|Credit: The Weinstein Co.|
According to Lee Hirsch, director of the new documentary “Bully,” over 13 million American kids will be bullied this year. While that number is staggering, we all know that bullying has been around since Cain and Abel. However, how a victim responds to the abuse is different. More and more teens are committing suicide because of a combination of bullying of peers and misunderstanding of adults.
“Bully is a deeply personal film for me,” says Hirsch. “I was bullied throughout middle school and much of my childhood. In many ways, those experiences and struggles helped shape my world view and the types of films I’ve endeavored to make. I firmly believe that there is a need for an honest, gutsy film which gives voice “Bully” has made headlines in the last few months labeling the film “controversial,” but not for the reasons you might think. The MPAA gave “Bully” a rating of “R” due mostly to one short scene where one teen utters a string of expletives at another teen. The rest of the film is actually quite tame. By granting the film this rating, it prevented much of its intended audience to see the movie. Fortunately, after a brief editing, the film has a new rating of PG-13.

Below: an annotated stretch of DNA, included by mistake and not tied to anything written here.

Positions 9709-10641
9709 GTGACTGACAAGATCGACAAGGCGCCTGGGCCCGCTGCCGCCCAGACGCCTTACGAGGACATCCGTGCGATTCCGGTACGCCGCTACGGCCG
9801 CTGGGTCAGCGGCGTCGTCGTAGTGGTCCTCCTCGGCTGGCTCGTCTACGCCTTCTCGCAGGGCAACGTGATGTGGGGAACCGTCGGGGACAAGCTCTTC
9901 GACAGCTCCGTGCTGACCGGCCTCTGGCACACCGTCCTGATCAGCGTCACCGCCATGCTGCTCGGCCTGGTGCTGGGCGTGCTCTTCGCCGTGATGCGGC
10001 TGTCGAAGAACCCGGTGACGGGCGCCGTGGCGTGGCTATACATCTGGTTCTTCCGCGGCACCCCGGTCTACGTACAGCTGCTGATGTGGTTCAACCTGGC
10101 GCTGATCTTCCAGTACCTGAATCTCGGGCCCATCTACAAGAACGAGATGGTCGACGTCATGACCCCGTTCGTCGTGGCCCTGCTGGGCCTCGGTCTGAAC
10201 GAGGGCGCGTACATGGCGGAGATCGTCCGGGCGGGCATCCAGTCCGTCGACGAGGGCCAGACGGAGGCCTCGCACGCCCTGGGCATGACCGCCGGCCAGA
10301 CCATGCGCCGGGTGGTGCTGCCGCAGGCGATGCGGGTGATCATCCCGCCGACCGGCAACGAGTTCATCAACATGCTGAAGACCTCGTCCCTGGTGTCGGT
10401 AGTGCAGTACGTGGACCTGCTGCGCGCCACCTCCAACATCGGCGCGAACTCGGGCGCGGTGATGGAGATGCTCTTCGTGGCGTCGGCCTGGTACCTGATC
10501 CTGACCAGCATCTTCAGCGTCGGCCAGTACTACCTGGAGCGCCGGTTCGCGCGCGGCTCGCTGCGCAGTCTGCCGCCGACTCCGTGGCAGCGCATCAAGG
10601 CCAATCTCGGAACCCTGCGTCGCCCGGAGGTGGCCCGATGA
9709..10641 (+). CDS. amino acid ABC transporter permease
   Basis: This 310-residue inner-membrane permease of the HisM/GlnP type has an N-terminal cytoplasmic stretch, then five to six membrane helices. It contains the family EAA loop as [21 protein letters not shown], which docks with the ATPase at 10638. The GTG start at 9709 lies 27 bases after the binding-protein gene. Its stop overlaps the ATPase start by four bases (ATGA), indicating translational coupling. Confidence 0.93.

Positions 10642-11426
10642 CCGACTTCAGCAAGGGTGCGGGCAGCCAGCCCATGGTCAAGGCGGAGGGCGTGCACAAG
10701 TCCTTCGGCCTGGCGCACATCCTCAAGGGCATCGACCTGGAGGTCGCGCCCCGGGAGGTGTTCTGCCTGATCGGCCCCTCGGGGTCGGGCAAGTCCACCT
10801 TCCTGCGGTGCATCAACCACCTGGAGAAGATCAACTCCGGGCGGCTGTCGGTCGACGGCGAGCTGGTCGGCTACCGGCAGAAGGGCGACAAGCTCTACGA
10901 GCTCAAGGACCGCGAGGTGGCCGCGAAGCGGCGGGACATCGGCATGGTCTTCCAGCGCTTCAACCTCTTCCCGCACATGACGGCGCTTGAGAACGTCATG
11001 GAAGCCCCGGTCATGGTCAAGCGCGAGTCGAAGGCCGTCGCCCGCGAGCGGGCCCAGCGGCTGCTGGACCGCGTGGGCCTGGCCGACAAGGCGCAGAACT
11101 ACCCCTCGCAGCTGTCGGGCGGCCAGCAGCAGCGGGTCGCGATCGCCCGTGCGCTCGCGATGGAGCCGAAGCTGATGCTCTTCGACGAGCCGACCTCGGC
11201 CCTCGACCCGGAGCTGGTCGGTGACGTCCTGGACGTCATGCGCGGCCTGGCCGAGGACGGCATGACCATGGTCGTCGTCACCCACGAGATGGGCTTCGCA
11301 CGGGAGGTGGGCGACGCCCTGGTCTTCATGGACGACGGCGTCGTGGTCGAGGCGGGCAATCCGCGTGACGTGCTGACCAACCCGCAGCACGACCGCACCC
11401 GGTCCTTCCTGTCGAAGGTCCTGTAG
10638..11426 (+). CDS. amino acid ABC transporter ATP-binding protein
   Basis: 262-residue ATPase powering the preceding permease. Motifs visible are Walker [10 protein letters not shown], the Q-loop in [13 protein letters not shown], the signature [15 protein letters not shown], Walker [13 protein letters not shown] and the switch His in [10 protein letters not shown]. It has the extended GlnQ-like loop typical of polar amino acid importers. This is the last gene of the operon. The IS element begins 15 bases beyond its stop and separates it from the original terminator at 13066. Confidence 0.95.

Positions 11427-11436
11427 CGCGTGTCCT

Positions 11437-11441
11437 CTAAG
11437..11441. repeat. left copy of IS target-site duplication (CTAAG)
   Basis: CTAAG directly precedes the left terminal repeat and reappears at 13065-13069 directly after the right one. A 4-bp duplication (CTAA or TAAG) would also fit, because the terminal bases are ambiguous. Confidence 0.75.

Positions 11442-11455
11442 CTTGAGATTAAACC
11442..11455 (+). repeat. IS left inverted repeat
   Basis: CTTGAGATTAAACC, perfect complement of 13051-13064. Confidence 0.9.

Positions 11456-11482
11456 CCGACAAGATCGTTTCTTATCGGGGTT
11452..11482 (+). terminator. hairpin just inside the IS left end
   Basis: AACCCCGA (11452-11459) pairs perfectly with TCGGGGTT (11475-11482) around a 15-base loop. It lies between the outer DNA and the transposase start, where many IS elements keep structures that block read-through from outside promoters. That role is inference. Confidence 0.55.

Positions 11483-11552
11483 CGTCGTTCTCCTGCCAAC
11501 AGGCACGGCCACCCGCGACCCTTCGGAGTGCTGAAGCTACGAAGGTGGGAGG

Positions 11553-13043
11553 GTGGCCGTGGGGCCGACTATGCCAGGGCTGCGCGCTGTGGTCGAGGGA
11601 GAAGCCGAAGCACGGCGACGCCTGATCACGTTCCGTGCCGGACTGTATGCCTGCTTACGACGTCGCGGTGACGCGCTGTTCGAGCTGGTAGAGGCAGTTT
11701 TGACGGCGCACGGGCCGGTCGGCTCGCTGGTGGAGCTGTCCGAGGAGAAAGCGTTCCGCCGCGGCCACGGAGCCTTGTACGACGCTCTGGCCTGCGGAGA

“Bully” is not a fun film to watch whether you are a child or a parent but it is an important film to share with your kids. The documentary tells a number of personal stories told from different points of view. Hirsch does a good job of letting the viewer see things through the victim’s eyes. We get a glimpse of the well-meaning parents and teachers, who inadvertently, make the situation even tougher for the abused kids.
In the screening I attended, the audience was quite vocal during parts of the film where clueless adults tried to “poo poo” the situation falling on lame excuses like, “boys will be boys” and “it’s not so bad.” Those who have been there know the truth. If nothing else, this film exposes the need for parents to understand what their kids potentially face each day in the neighborhood, at the bus stop, during English class and the bus ride home. The film also shows mistakes we parents can easily make when talking to our children about such events. In the end though, it creates much fodder for you a lively discussion with your teen on the way home on whether or not they are being bullied, if they do any bullying themselves and how to stop a bully from harming a fellow student.
As Christians, we are to be light in the world of darkness. Imagine how much better our schools could be if our own children helped to fight off bullies and learned to love the unappreciated.